F1 POWER RANKINGS - Grading the drivers after Australia
Sebastian Vettel may have earned the silverware, and Fernando Alonso Driver of the Day honours, but according to our rankings it was another driver who was top dog in Australia…
In a brand-new feature for 2018, our team of experts will assess each driver after every race and rank them according to their performance across the weekend - taking machinery out of the equation. Their scores are then combined to produce an overall ranking. Here's how the standings look after round one - but will our leader do enough in Bahrain to retain top spot?
Kevin Magnussen had his fair share of flak from fellow drivers last season, but the Dane did not make a single mistake all weekend in Melbourne.
If his qualifying lap was magnificent, his start was arguably even better. Sweeping around the outside of anyone at Turn 1 is to be applauded, but perhaps even more so when it’s Max Verstappen. Most impressively, he then had no problem keeping the Red Bull at bay.
A cross-threaded wheelnut robbed him of a fourth place he and the Haas team richly deserved – but it doesn’t stop him topping our ranking.
Fastest in every session (bar a weather-disrupted FP3) heading into the race, victory in Melbourne seemingly belonged to Lewis Hamilton. But then the world champion was outfoxed by technology - a software glitch in calculating the gap he required to retain the lead after the Virtual Safety Car that was obviously not his fault.
Up until then, the Briton had driven faultlessly, delivering a truly spectacular lap in qualifying and coolly controlling the race. Yes, ultimately there was a mistake while hounding Vettel for the lead, but that was small fry in the grand scheme of things, for his rugged pursuit made for compelling viewing.
Fernando Alonso earned your vote as the Driver of the Day as he held off Max Verstappen to give McLaren their best result since the 2016 United States Grand Prix – and equal their best result over three years with Honda.
The Spaniard made an error in qualifying, which meant he missed out on Q3, but made the most of others’ misfortune to take fifth and begin the team’s new era with Renault on a high. Plus he even found the time to offer his engineer some words of encouragement.
Kimi Raikkonen has rarely outshone team mate Sebastian Vettel during their time together at Ferrari, but Melbourne was one of those occasions where the Iceman genuinely seemed to have the upper hand.
The Finn was the quicker, happier driver throughout practice and qualifying and would have almost certainly finished ahead in the race had Vettel not benefitted from the Virtual Safety Car.
He tends to go well in Melbourne – his last F1 win came there in 2013 for Lotus – but it was nonetheless an encouraging performance that bodes well for Ferrari’s constructors’ championship ambitions.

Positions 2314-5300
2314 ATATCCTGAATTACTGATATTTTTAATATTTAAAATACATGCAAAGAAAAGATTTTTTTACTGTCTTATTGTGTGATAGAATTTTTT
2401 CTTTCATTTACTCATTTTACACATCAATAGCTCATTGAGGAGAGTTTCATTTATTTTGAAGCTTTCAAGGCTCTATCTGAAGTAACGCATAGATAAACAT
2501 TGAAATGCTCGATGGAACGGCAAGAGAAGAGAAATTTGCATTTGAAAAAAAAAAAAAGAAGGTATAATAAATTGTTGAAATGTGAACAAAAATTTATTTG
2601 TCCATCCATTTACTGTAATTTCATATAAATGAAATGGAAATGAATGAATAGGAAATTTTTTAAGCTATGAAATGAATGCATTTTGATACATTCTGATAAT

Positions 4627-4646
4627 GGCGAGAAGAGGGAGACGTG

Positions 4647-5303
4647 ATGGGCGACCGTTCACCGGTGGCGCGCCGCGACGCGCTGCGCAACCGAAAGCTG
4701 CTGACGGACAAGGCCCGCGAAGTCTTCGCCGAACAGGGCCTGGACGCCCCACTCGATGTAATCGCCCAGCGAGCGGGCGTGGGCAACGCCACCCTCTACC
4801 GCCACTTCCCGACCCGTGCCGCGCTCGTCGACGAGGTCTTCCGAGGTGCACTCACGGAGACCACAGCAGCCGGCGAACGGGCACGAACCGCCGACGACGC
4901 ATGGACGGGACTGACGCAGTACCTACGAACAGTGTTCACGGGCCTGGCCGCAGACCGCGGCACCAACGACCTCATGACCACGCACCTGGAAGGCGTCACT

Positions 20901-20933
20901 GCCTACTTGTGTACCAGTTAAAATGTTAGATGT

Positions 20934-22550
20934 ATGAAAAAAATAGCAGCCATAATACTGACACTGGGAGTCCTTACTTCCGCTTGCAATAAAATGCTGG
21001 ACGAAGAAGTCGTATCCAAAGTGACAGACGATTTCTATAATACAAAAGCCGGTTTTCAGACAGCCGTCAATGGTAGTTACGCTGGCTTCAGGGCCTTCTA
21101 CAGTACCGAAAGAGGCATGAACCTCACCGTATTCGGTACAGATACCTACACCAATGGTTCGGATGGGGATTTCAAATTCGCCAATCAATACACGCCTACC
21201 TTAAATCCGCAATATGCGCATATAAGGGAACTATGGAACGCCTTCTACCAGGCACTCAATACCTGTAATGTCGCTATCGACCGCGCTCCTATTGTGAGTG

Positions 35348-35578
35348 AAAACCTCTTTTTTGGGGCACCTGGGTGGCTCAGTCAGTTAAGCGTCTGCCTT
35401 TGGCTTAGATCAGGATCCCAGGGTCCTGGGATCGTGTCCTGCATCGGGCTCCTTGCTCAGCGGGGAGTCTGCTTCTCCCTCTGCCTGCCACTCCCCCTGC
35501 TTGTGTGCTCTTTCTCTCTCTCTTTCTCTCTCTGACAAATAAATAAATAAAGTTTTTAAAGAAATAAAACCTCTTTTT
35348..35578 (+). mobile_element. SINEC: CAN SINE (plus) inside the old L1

Outperformed by Haas team mate Magnussen when it mattered, Romain Grosjean’s performance was still one of the very highest calibre.
A fraction behind the Dane in qualifying, Grosjean showed good pace throughout the race and defended well against an attacking Ricciardo.
Fifth place was the least he deserved but he suffered the same fate as his team mate, leaving him distraught as he climbed out of the car.
It’s never easy making an impression driving for a team towards the back of the grid, especially one that is getting to grips with a new car concept, but Charles Leclerc managed to do just that on his F1 debut.
The young Monegasque showed well against his experienced team mate Marcus Ericsson all weekend, managing his tyres well and even pulling off an overtake or two in the race. A more-than solid start to what could be a glittering career.
Ricciardo’s hopes of becoming the first Australian to take a podium on home soil took a blow before the weekend had really even got going when he was given a grid penalty for speeding under red flag conditions in practice.
The Honey Badger had to take that small but costly mistake on the chin, but despite his obvious frustration, he bounced back well in the race, barely putting a foot wrong. His pass on Nico Hulkenberg in particular was out of the top drawer, as was his electric fastest lap which served to highlight Red Bull’s ultimate potential.
The Renault man took a while to get going in Melbourne, but after a tough Friday the German found his way to qualify strongly and shade team mate Carlos Sainz.
He was caught out by an inspired Ricciardo in the race but there was nothing he could do about Fernando Alonso and Max Verstappen jumping him during the Virtual Safety Car period in what was otherwise a solid season opener.
Marcus Ericsson’s F1 future looked to be hanging in the balance at the end of last season, but he looked a man renewed in Melbourne. Sauber boss Frederic Vasseur was full of praise for the Swede after his qualifying lap, when he only narrowly missed out on getting through to Q2.
His race lasted just six laps, courtesy of a power steering problem, but his electric performance in that short period was reassuring enough to earn a place in our top 10.
Some might find it odd that the race winner is so far down the rankings, but it shows the strength of some of Sebastian Vettel’s rivals’ performances in Melbourne.
He admitted to a mistake in qualifying and could not match the pace of team mate Raikkonen for much of the weekend, but took the opportunity the Virtual Safety Car gave him and did not make a mistake thereafter. And it’s also arguably a bonus for the German that he was still able to win even when not operating at the peak of his powers.
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